There is a tension around homework for lots of reasons. While there is no strong evidence that homework improves outcomes, it certainly is part of a long-standing school tradition. And, well-designed homework can be fun and interesting for your students.
- Think about the “why.” It is helpful to be have a clear compass on each assignment. How does the work set each student up for success in your class? Is it for practice? Is it to explore a new idea or a different perspective on an idea you are working on in class? Is it to bring new perspectives to a future conversation?
- Ensure both interest and challenge. Is your homework differentiated so that each student can practice and also meet a challenge? What if students could choose what kind of homework to try? Is there an option for students who need to review the concepts? One for students who get the concept but need practice? How about for students who are already fluent but could use a challenge?
- Consider your students situation so that any outside responsibilities are things that students can do without the help of adults who may have other responsibilities after school.
- Remember that play is important. Your student has been working all day and they need down time to relax and play so that their brain can integrate the information. It helps move information from short-term to long-term memory. It also gives them time to build relationships and social skills with their peers and family.
- Avoid shame and humiliation. When homework is not done, give responsibility back to the student without shame or humiliation. “What is your plan for getting this done?” Support the student by checking in about their plan.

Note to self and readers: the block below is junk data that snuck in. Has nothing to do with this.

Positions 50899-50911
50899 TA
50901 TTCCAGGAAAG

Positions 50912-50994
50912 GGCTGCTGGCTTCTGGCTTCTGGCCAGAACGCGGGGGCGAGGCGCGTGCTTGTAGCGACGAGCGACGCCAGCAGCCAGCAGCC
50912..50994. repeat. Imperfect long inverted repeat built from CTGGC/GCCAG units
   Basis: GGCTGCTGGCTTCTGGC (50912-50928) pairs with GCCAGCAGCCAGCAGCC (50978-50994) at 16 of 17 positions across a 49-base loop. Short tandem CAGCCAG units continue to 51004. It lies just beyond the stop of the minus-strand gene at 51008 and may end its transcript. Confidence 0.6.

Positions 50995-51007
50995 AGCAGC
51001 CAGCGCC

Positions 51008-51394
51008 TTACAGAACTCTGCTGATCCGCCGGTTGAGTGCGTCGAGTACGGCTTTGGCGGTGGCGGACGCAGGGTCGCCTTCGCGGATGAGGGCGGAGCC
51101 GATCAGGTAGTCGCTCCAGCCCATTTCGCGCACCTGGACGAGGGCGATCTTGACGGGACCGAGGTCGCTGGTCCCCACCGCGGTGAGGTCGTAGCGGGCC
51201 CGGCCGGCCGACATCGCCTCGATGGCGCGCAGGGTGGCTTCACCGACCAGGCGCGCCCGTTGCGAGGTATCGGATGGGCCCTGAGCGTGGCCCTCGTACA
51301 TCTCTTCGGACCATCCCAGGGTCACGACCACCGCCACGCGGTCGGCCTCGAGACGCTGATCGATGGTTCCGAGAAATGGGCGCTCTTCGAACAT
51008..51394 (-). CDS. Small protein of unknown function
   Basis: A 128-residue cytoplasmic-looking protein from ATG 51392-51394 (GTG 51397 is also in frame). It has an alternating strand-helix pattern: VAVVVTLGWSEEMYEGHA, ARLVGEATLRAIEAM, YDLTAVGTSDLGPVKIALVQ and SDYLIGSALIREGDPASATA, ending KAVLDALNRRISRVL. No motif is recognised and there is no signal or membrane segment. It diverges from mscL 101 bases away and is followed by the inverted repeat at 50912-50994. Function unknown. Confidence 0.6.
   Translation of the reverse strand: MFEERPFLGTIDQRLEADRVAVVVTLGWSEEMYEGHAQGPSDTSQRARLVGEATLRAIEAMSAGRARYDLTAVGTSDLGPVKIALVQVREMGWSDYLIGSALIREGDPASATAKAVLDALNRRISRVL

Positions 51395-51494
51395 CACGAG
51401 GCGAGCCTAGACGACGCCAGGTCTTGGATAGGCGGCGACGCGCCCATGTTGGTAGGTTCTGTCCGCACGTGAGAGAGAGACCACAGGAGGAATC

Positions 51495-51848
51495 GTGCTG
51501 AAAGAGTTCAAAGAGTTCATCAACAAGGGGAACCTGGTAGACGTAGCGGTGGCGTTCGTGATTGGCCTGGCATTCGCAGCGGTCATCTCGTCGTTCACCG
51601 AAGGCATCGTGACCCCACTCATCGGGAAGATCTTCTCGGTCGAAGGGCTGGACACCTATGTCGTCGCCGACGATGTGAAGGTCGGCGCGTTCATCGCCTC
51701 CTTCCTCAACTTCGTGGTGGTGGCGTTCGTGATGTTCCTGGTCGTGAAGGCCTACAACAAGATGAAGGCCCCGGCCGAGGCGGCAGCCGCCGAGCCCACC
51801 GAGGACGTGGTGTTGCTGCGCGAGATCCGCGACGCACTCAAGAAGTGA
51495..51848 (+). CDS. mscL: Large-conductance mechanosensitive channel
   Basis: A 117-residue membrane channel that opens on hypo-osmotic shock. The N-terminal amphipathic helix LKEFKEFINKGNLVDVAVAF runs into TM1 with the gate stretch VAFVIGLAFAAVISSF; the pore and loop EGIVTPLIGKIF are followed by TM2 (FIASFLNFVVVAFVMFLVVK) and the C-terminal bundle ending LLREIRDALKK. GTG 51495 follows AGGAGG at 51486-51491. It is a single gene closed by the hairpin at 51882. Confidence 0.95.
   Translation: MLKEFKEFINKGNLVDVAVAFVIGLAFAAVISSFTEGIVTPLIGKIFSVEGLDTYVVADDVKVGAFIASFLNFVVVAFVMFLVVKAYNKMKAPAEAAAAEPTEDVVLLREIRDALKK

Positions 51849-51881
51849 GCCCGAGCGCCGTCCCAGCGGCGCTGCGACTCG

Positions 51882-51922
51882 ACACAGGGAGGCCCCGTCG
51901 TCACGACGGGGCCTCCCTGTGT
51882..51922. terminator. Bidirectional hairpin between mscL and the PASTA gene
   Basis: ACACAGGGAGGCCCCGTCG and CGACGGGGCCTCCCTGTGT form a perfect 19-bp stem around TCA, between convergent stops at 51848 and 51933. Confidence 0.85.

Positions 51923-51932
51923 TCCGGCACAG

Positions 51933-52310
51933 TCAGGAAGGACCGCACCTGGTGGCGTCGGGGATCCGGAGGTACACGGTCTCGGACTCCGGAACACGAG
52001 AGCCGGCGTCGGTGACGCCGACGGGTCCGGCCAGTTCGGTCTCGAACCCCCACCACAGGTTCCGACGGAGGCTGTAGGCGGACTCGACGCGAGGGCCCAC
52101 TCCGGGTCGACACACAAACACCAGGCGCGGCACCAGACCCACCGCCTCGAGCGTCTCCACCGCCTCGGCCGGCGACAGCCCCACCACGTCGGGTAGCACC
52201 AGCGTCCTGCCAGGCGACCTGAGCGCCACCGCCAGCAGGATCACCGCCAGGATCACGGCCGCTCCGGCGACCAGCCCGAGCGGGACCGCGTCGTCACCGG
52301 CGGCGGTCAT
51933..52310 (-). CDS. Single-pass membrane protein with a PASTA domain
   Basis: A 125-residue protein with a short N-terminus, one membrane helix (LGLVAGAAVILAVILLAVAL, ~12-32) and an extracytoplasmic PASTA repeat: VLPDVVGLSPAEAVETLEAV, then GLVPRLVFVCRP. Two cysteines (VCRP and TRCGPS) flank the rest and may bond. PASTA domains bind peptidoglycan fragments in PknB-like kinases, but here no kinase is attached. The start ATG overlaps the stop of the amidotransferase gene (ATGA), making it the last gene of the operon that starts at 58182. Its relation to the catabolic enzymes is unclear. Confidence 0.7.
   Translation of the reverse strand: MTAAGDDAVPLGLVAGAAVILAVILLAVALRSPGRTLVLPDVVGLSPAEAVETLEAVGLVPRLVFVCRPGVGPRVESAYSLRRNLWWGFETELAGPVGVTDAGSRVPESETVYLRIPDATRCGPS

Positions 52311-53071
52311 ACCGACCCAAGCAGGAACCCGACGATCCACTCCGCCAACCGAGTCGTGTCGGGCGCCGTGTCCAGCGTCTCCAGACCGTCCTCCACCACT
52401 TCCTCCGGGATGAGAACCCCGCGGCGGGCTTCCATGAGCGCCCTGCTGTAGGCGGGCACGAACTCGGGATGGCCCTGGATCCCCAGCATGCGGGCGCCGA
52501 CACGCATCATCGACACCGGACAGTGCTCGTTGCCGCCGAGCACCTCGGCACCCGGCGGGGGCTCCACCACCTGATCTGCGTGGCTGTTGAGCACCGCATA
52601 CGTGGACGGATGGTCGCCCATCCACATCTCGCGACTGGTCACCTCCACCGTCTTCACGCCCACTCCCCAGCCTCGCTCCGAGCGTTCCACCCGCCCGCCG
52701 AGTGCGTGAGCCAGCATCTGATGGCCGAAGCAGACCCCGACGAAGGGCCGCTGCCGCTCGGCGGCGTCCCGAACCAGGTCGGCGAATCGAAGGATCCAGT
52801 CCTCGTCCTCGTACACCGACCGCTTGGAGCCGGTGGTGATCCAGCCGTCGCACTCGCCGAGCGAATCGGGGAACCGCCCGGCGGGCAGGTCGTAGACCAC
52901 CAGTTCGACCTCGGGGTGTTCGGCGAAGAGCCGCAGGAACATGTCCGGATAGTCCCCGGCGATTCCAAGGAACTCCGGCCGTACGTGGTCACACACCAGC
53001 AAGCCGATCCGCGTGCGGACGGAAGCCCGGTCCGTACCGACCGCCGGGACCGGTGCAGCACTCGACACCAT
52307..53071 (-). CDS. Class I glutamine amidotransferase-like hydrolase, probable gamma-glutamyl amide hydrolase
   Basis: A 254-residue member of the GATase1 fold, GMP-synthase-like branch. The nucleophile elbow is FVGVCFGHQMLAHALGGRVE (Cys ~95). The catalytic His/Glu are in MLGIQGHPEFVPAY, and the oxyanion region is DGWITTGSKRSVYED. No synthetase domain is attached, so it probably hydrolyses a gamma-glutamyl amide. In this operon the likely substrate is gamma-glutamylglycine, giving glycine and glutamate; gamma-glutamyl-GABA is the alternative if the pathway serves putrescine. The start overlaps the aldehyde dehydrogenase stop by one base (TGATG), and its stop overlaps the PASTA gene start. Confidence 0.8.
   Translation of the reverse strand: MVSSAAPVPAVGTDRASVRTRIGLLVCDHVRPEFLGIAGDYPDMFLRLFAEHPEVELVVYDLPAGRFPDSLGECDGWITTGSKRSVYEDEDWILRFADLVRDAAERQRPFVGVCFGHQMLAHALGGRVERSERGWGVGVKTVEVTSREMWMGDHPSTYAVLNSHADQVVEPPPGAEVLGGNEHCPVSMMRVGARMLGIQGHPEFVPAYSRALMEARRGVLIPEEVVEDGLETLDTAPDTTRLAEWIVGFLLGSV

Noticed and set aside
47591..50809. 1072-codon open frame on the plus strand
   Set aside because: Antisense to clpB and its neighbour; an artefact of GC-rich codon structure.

- Set up structure for student for responsibility. Avoid requiring parent signature, when what you’re really interested in is that the student is learning. Requiring parent signatures signals that you don’t trust the student.
- Assign the “homework” to the appropriate person. In kindergarten and first grade you are really assigning the job to the parent. Tell the parents that you would like them to read to or practice math with their children. Most children are not old enough to follow through and pushing them to do it earlier than their brain can do it doesn’t help in the long run.
- Don’t expect homework to create relationships at home. Remember that not all families have the skills to work together without conflict. Adding a project to that mix won’t teach or give the family the tools they might need. Try encouraging parents to share one fun thing from school, or to invite their student to teach them something new. Invite students to think about what they could teach a parent or sibling.